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In her latest blog, small business tips writer Sherry Tingley looks at the five common organizational structures available to new business startups.
(PRWEB) December 29, 2012
This year, millions of Americans became the proud owners of a new business startup, and next year millions more will take the plunge – but only some will succeed. And while there are many factors that determine new business startup success or failure, Sherry Tingley, founder of Coolchecks.net and principal writer of her popular small business tips and personal finance blog, says that choosing the right business organization structure is critically important.
“The legal structure you choose will determine how your business will be taxed and the rules your business must follow,” writes Tingley.
To help new business startups make the right choice, in her blog Tingley highlights the five most commonly used business organization structures:
1. Sole Proprietorship – suitable for those who don’t plan on having employees, and where there is no tax benefit to incorporating because of relatively low income. There is some added risk with this structure, since business debts can be attached to personal assets.
2. Partnerships – suitable when two or more parties want to do business together. All parties in a partnership have a legal fiduciary duty to put the needs of the business ahead of their personal aspirations, and partners have liability obligations that can be attached to their personal assets. Interestingly, partners are unable to sue each other for losses (provided that there was no breach of duty involved).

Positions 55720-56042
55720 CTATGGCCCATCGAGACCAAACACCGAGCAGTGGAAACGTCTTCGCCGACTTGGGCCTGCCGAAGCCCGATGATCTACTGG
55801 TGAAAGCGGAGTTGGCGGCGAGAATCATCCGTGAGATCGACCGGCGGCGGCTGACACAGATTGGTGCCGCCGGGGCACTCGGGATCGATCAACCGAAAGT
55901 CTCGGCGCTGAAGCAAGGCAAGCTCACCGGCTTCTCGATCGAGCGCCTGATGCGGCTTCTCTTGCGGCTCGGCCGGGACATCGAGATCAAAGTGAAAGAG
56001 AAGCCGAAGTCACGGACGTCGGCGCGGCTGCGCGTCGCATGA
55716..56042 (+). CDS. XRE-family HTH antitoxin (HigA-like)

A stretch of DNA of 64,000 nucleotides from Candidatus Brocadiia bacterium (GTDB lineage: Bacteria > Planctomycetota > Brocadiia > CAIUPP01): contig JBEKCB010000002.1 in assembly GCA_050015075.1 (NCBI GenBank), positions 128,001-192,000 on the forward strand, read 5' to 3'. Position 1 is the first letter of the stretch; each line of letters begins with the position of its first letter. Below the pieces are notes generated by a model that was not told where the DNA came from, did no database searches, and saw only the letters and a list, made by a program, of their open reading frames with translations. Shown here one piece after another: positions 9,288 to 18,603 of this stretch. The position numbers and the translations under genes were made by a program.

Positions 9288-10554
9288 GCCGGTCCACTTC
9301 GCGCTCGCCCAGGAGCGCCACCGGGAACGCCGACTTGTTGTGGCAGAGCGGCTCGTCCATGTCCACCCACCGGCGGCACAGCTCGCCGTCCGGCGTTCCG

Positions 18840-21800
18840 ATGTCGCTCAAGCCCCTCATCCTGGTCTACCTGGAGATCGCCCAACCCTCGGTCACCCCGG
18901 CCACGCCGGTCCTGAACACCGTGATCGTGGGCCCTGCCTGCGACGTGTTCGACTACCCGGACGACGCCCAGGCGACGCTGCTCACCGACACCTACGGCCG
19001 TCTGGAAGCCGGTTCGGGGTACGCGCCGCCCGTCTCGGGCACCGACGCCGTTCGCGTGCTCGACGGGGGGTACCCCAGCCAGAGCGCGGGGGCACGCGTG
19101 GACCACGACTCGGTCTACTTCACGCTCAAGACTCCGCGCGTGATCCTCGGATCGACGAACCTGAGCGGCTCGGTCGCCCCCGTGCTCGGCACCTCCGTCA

3. Limited partnerships – suitable for partners where there are both general and limited partners. General partners assume financial risk and act as the fiduciaries, while limited partners typically assume the role of raising capital and don’t participate in the day-to-day operations.
4. Corporations – suitable when owners and partners want to limit their personal liability, and create a vehicle or “entity” that can attract investments and own assets (e.g. property, equipment, cars, etc.). Corporations are owned by shareholders, and can be private or public.
5. Limited Liability Company – suitable for those who want zero liability with respect to company-owed debts. LLCs have the same tax status as general partnerships, and members of the company can participate in management (unlike members of a limited partnership).
Adds Tingley: “This information is intended to be used as a very brief overview of the main types of business structures. Consulting with a CPA or attorney can help you make the final decision about your new business. Protect yourself against unnecessary risks and get your new business off to a good start.”
Tingley’s full blog post entitled “Organizing Your New Business Startup” is available at http://www.coolchecks.net/blog/business-2/business-plans/organizing-your-new-business-start-up.html
For more information or media inquiries, contact Sherry Tingley at
sherry(at)coolchecks(dot)net or 801-599-0052.
Led by its Founder Sherry Tingley, Coolchecks.net offers a wide selection of business checks from several leading check printing companies. The company’s small business, personal finance and money management blog features a wide selection of practical articles, advice, insights and tools for small business owners and individuals. Learn more at http://www.coolchecks.net
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